Friday, March 7, 2014

Why Has My Dog Changed???

Well I’ll start off this blog entry by apologizing for the very long delay in entries. 2013 went out like a lion with a number of personal emergencies. Luckily life has settled down a bit and I have time to write more dog training entries!

Today I want to discuss why a dog’s behavior would change. I often see dogs around age 2 to 4. The owners will describe a change in the dog’s behavior towards other dogs and/or people. They are often confused about what happened and will attempt to pinpoint the change to one circumstance.

So what’s really going on? How can a seemingly friendly dog suddenly not like other dogs? Or a well-mannered happy go lucky pooch just start to blow off anyone he/she doesn’t know already? What has happened?

Well simply put sometimes once a dog completes adolescence they are less playful and happy go lucky just like humans. Sometimes they’ve spent the first few years of life being bullied or mishandled and they’ve had enough. More often than not there is no single occurrence that has led to this change.

This change can be a shock to the owners of any dog. And sometimes there’s not much you can do about it. Let’s talk about it from the dog’s point of view. As a puppy Ms. Golden Retrieve was very friendly. She adored playing with all types of other dogs. She went to the dog park every day and sometimes to doggy daycare too. She would play and play and play. Sometimes she played so much she would get sore. Now she’s 3 years old and her hips hurt sometimes, she still goes to dog daycare and has adolescent dogs bouncing off her and biting her ears. She wants a break. Last night at the dog park a young, large male jumped on her and hurt her hips which made her cry out. So the next time she sees a young dog bee lining her way she shows her teeth. What she’s trying to say “hey there youngster, give me some space”.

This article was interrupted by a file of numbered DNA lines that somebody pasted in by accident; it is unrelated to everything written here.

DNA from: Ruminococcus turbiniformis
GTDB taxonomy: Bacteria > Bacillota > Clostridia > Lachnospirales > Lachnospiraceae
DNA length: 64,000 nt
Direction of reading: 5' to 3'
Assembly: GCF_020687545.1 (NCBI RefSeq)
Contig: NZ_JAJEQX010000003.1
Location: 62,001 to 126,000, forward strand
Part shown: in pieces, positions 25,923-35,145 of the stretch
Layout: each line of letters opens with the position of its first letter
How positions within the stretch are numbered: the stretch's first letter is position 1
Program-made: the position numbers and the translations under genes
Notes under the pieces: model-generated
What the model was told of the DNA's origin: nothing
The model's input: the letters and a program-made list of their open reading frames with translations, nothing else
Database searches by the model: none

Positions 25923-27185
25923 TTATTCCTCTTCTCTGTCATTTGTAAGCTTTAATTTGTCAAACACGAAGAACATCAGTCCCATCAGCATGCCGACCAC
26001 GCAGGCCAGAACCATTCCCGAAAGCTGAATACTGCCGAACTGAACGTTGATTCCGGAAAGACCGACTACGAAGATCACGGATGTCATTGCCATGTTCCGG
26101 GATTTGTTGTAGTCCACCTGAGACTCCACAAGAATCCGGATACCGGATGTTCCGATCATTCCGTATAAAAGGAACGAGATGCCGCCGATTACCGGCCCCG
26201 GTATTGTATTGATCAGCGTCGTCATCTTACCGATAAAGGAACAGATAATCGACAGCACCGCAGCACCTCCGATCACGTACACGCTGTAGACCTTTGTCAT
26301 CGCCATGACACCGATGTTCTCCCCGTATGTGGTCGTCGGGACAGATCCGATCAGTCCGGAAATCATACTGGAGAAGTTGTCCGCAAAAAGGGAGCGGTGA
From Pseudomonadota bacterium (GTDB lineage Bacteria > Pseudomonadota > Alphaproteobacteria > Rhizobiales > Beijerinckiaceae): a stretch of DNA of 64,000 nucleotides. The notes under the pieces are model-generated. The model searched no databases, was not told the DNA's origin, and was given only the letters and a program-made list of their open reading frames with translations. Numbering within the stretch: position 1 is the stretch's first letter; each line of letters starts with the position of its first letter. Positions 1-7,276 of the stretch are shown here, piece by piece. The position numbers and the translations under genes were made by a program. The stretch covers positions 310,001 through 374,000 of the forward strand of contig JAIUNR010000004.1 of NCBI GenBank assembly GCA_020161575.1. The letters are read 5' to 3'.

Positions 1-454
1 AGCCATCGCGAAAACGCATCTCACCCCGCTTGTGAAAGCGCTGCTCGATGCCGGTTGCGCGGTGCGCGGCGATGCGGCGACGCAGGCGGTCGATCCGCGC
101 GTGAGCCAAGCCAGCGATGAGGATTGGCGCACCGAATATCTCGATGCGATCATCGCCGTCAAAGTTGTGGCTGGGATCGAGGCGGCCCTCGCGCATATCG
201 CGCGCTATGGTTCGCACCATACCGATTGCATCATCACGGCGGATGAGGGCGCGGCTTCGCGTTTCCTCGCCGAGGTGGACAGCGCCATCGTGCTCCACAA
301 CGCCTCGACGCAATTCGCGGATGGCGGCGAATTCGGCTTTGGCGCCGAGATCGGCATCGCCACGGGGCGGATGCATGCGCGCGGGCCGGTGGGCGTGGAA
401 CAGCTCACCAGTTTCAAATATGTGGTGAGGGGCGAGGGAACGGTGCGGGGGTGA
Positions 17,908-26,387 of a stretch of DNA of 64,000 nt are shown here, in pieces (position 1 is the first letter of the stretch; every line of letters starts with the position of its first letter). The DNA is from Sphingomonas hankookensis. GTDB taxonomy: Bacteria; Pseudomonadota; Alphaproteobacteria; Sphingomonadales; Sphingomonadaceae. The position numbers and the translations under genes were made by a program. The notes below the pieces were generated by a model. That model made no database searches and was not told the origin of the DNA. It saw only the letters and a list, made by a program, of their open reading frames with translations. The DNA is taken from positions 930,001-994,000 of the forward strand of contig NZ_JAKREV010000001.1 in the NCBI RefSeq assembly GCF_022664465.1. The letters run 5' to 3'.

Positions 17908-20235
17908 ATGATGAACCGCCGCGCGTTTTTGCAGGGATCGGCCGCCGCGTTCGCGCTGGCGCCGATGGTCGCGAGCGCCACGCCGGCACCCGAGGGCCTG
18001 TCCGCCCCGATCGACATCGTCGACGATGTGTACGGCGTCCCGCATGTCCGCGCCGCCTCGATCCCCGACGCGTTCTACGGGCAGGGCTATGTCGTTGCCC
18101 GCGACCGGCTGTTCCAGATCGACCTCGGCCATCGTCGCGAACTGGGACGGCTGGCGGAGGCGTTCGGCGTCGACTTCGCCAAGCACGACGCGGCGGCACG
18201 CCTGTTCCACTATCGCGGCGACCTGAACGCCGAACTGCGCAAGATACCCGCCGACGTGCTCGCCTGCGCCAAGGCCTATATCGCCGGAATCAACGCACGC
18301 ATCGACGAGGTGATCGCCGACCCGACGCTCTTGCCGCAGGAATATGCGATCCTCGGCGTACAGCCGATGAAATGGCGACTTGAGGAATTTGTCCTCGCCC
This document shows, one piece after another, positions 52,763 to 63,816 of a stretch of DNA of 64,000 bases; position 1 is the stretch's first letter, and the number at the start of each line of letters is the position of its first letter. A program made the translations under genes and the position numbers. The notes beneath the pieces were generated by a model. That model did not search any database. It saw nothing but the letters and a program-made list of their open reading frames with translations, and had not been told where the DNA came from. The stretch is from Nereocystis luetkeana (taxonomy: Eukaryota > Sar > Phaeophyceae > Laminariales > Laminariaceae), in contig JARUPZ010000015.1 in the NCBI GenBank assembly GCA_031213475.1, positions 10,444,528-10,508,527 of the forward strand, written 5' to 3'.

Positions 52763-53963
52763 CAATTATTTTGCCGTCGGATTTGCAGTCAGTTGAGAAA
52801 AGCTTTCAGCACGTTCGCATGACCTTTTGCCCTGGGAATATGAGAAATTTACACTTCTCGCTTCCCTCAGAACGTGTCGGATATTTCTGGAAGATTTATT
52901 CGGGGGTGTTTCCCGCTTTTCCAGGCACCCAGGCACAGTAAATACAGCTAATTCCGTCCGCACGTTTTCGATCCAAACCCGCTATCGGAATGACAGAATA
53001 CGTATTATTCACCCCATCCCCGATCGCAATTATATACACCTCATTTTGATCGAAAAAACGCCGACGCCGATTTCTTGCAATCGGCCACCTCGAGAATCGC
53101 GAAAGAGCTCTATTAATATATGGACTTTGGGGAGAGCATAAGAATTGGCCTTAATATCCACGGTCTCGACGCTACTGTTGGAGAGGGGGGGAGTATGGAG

This dog is not aggressive. She’s getting slightly older, she’s less playful and she has an undiagnosed medical issue. Her behavior has changed. So what should her family do?

- Get a vet examine and if possible visit an Osteopath or Physio as well. This will rule out lameness issues. Anytime your dog’s behavior changes drastically you need to rule out medical causes. Dogs can’t tell you that they are sore and will often hide it.

- Respect that your dog might not want young dogs bouncing off of her anymore. Find play solutions with appropriate friends for your dog’s play style. If necessary STOP going to the dog park and daycare. Instead take her for leisurely hikes where she can sniff and run around without fear of being knocked over.

- Take your dog to environment where dog interaction is more controlled. A Rally Obedience class where all the dogs are in control and having fun bonding with their owners is a great option. 

That’s just one example of what I see on a daily basis working with clients. All of our dogs are different and as they mature they will change. They are not puppies forever (for better and worse). And please remember behavior changes should not be ignored as they can be a symptom of anxiety or illness.